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Romeo and Juliet - "A pair of star cross'd lovers...." To what extent was the tragedy a result of bad luck or destiny? To what extent was it brought about by the people involved?

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"A pair of star cross'd lovers...." To what extent was the tragedy a result of bad luck or destiny? To what extent was it brought about by the people involved? Romeo and Juliet's tragic death comes as a climax of a tale of passionate love. Raging in the background is an even more passionate family feud that thwarted the "star-crossed lovers". To what degree is sheer bad luck, or destiny, or the freedom of choice of the title characters themselves, to blame? The answer must begin with the examination of the play's three central themes. I will examine each in turn, and see to what extent it contributes to the young lovers' demise. I must however say at once that as the play progresses, Shakespeare succeeds to knit the key themes so subtly together that it is difficult to unravel them. That is to say luck is so closely bound to destiny, destiny to choice and choice to bad luck. Let us begin with chance or its synonym, coincidence. Chance is a wavering factor which is often overlooked. However, the prologue hints at it: "misadventur'd piteous overthrows". Chance creates many of the unfortunate circumstances throughout the play, while misfortune directs how events unfold. ...read more.


After this, the couple decide to marry and so the countdown to their deaths begins. The Prologue highlights fate or destiny. One of the central themes in this tragedy, destiny is a predetermined path of life over which you have no control. In other words, the Elizabethan understanding of the word is bound to the Fateful Sisters, Clotho, Lachesis and Atropos. They controlled the birth, life and death of all men. The "star-cross'd lovers" seem aware of how destiny casts its shadow over their love. Romeo is more conscious of it and constantly wrestles with it. On his way to the masque, he fears for: "Some consequence yet hanging in the stars Shall bitterly begin his fearful date". He begs for mercy and rather strangely asks for destiny to guide him: "But he, that hath the steerage of my course, Direct my soul." He again tries to challenge fate when he believes Juliet to be dead and cries, "I defy you stars". This exclamation is one of a man who is trying to outwit fate by choosing to be with his beloved even if it is in death. Juliet experiences similar premonitions: "Prodigious birth of love it is to me, That I must love a loathed enemy." ...read more.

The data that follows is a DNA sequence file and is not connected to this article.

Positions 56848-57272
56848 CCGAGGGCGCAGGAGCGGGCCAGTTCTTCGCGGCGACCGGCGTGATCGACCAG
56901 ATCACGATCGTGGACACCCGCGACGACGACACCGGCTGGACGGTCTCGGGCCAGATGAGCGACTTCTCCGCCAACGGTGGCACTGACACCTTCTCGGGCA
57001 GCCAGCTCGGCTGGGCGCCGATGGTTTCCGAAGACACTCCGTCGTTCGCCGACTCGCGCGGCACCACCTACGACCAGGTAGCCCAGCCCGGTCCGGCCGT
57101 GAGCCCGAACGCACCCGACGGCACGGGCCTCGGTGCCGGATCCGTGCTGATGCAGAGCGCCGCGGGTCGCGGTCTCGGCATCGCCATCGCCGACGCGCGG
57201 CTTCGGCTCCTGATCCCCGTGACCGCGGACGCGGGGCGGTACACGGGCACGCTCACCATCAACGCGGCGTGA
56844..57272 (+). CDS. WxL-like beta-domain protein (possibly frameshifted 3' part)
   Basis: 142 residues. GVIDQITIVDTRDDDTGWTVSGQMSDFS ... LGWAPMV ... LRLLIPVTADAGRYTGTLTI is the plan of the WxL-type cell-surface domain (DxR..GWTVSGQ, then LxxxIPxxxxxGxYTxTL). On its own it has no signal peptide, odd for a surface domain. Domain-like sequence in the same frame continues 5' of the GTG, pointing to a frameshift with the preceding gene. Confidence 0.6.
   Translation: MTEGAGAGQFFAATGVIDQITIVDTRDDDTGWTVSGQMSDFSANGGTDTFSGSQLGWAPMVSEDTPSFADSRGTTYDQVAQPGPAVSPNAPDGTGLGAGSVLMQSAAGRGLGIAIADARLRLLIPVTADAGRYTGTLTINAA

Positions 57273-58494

Shortly before he killed Tybalt, he muses of: "Tybalt, that an hour hath been my cousin." Perhaps if he were more thoughtful, he and Juliet would have lived. In short, it is difficult to be absolutely certain that fate, chance or people's choice, each by itself contributed to the tragedy of the "star-cross'd lovers". It is more convincing to hold that these factors are influential in part, or at least part of the time. Overall, they have acted in concert. Indeed, the tragedy will be meaningless if it were hung solely on one peg called fate, or another peg called chance or yet another peg called human nature or for that matter free will. As one critic has said: - "Romeo and Juliet is unmatched in Shakespeare ... the subtle outrageousness of (his) drama is that everything is against the lovers: their families and the state, the indifference of nature, the vagaries of time, and the regressive movement of the cosmological contraries of love and strife." "What is left on the stage at the close of this tragedy is an absurd pathos: the wretched Friar Lawrence, who fearfully abandoned Juliet; a widowed Montague, who vows to have a statue of Juliet raised in pure gold; the Capulets vowing to end a feud already spent in five deaths - those of Mercutio, Tybalt, Paris, Romeo, and Juliet." ...read more.

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